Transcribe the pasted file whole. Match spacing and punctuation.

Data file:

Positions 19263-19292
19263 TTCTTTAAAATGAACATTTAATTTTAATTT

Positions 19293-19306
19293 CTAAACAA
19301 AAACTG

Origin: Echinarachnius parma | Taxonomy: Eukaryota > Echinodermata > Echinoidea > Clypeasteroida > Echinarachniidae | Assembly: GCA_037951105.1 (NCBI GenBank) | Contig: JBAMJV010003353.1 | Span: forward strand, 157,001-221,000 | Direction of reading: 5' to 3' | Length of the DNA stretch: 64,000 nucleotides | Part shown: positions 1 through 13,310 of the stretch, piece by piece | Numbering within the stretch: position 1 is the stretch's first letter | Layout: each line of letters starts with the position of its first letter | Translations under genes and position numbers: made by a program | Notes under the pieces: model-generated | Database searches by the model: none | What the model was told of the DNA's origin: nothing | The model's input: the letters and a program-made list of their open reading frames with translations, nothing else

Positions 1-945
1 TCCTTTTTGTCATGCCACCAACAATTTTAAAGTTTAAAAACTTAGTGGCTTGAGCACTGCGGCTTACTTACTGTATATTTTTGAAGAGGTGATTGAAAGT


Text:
Positions 19263-19292
19263 TTCTTTAAAATGAACATTTAATTTTAATTT

Positions 19293-19306
19293 CTAAACAA
19301 AAACTG

Origin: Echinarachnius parma | Taxonomy: Eukaryota > Echinodermata > Echinoidea > Clypeasteroida > Echinarachniidae | Assembly: GCA_037951105.1 (NCBI GenBank) | Contig: JBAMJV010003353.1 | Span: forward strand, 157,001-221,000 | Direction of reading: 5' to 3' | Length of the DNA stretch: 64,000 nucleotides | Part shown: positions 1 through 13,310 of the stretch, piece by piece | Numbering within the stretch: position 1 is the stretch's first letter | Layout: each line of letters starts with the position of its first letter | Translations under genes and position numbers: made by a program | Notes under the pieces: model-generated | Database searches by the model: none | What the model was told of the DNA's origin: nothing | The model's input: the letters and a program-made list of their open reading frames with translations, nothing else

Positions 1-945
1 TCCTTTTTGTCATGCCACCAACAATTTTAAAGTTTAAAAACTTAGTGGCTTGAGCACTGCGGCTTACTTACTGTATATTTTTGAAGAGGTGATTGAAAGT